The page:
Neon lights have long been synonymous with the city streets of Hong Kong, alongside its buzzing streets and raucous chatter at 2am. The colourful signs—often appearing in shades of red, green and yellow—used to be found illuminating every other avenue, proudly touting the wares of the shops they belong to. Now, these fluorescent lights have become a much rarer sight, with businesses opting for cheaper, mass-produced LED alternatives. It was this danger of losing such an indelible part of Hong Kong’s culture that prompted our artist-in-residence, Chan Kalun, to pick up the art form in order to preserve the craft and elevate it to suit modern-day sensibilities.
Even with Chan’s noble ambitions, picking up the craft was not something that could happen easily. For one, the lack of active neon practitioners left in the city meant that Chan had to travel all the way to the Netherlands to receive proper training in the art form. The cultural barrier, too, was a factor that Chan had to grapple with when picking up the craft. “There is a saying that if you have a secret trade, you will want to pass it on or keep it in your own family,” she explains. “And even if you take on an apprentice, you will only pass on about 70 percent of what you know and let the apprentice figure out the rest. Maybe the practitioners in Hong Kong don’t know how to pass on their skills to others. Or maybe they just want to avoid competition in the market. There are many reasons, and I am still trying to figure them out.”
Despite her rocky beginnings, Chan continues to explore the world of neon-making, with a penchant for unique and experimental techniques and pieces. “Neon art can come in different shapes and forms,” she says. “I don’t like to do things that I have already seen being done. I want to always be creating something new and refreshing—something no one has ever done before.”
Here, as our artist-in-residence, Chan Kalun expands on her personal journey, her hopes for the future of the craft, as well as the intriguing neon art piece she has created for Vogue Singapore.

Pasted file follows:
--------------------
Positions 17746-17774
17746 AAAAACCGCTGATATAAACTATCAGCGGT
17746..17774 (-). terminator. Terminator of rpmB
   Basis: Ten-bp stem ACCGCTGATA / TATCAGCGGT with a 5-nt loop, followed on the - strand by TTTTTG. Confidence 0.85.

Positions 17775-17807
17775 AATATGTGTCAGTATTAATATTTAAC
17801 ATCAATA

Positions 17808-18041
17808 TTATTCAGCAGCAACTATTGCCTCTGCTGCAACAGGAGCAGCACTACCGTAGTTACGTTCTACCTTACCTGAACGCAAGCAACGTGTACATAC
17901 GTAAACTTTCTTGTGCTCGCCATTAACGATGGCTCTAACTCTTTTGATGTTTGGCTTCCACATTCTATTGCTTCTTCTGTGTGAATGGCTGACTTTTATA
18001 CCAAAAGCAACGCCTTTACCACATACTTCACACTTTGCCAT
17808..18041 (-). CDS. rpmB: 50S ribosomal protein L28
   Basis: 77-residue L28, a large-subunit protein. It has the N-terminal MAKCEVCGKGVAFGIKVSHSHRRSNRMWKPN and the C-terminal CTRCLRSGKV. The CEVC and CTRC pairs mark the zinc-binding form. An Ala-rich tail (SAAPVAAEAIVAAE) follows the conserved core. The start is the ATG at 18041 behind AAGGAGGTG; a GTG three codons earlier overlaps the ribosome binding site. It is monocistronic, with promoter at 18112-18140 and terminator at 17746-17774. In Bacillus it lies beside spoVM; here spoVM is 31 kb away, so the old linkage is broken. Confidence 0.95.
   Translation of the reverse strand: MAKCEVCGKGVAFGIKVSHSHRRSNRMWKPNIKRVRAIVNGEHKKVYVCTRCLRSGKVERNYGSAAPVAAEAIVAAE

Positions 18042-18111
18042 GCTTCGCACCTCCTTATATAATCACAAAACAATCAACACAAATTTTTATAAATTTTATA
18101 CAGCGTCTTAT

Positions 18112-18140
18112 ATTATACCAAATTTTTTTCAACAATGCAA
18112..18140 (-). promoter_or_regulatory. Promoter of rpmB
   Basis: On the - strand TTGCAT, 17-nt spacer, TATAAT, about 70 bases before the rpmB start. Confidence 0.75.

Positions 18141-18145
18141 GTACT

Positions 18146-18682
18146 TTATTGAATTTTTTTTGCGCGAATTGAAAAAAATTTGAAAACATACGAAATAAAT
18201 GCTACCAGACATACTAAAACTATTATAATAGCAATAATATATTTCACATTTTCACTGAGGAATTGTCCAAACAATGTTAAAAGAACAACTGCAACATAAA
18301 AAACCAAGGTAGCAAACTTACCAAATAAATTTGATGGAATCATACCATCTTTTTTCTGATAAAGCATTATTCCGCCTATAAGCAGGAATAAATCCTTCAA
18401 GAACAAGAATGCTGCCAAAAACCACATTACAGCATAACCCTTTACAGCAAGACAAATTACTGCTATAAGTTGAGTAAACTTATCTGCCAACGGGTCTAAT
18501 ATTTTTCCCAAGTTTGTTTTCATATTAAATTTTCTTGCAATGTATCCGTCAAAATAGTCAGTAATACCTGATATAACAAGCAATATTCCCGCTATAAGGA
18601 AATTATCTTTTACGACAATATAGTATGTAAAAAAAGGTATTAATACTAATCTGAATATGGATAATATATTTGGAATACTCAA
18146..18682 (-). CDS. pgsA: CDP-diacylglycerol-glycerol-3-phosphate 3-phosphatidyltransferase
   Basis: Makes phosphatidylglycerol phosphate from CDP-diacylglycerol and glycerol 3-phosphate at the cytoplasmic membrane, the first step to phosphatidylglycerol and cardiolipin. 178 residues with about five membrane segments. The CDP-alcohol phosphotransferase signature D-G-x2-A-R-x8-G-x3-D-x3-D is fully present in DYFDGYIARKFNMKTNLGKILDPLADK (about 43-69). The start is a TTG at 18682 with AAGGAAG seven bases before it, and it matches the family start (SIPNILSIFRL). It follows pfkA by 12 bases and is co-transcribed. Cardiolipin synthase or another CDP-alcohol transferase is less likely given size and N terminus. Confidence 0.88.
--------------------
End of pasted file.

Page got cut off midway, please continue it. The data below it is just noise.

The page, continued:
How did your journey begin with neon and what inspired you to work with this medium?
My relationship with neon began in 2018 when I wanted to include a neon artist or vendor in an exhibition that I was organising at that time. I got in touch with Master Wong, who is one of Hong Kong’s last original neon makers, to create various neon pieces for the exhibition and host some simple workshops about bending and welding with neon. While attending the workshop, I was drawn by how neon, as a craft, requires a combination of art, science and physical strength. This little taster inspired me to pitch to create a neon art installation for a festival in Thailand and my journey took off from there.
“There’s mystery and suspense in the craft, but that just adds to the beauty of it”
Neon signs have long been part of Hong Kong’s visual and design heritage. Do your pieces differ from those of the past? How are you putting your own take on the art form?
Different cultures affect the development of the neon craft in different ways. In Hong Kong, many neon practitioners are in it to make a living—there are very few people interested in experimental works. I try to avoid doing commercial signs, especially those that involve words and literal graphics. My style tends toward the non-literal in that sense. I also try to include a funny quote that can deliver the message in a more subtle way.
Are there any predominant themes or messages that you hope to convey through your works?
Rather than messages, I think a concept that I like to use is how I continuously utilise glass—the shape and form of it—in a way that surprises my audience. The main message I want to convey is that nothing is impossible in the world of neon—there is so much potential in this realm of glass, gas and electricity that exists beyond the world of commercial signs.
Tell us more about ‘Hang In There’, the piece you have created for Vogue Singapore.
I interpreted this issue’s theme of ‘Blue’ as an emotion. I was in quite a bad phase of my life when I was creating this and the mantra that got me through it was “Hang in there!”. I wanted to explore how I could use neon to turn this ‘blue’ feeling around—from being associated with sorrow to one that represents hope. The many hangers in the piece, apart from representing the fashion industry, are my take on the word ‘hang’. I also experimented quite a bit with the making of these hangers, bending and twisting the glass tubes to create new shapes and styles.
Lastly, what are your hopes for the future of this craft?
I hope to reinvent this medium of glass and gas and change the public’s perception of it. I also hope to reconstruct Hong Kong’s neon ecosystem to be more welcoming of competition. Beyond that, personally, I want to set up a safe creative space for women to either try their hand at neon, or just practise art in general. I definitely want to see and work with more female artists here in Hong Kong.
Videographer Gloria Tang
Studios Kowloneon and Rickyy Wong
Set-up assistant Felix Chan
Special thanks Ying Lee Fabric at Yen Chow Street Bazaar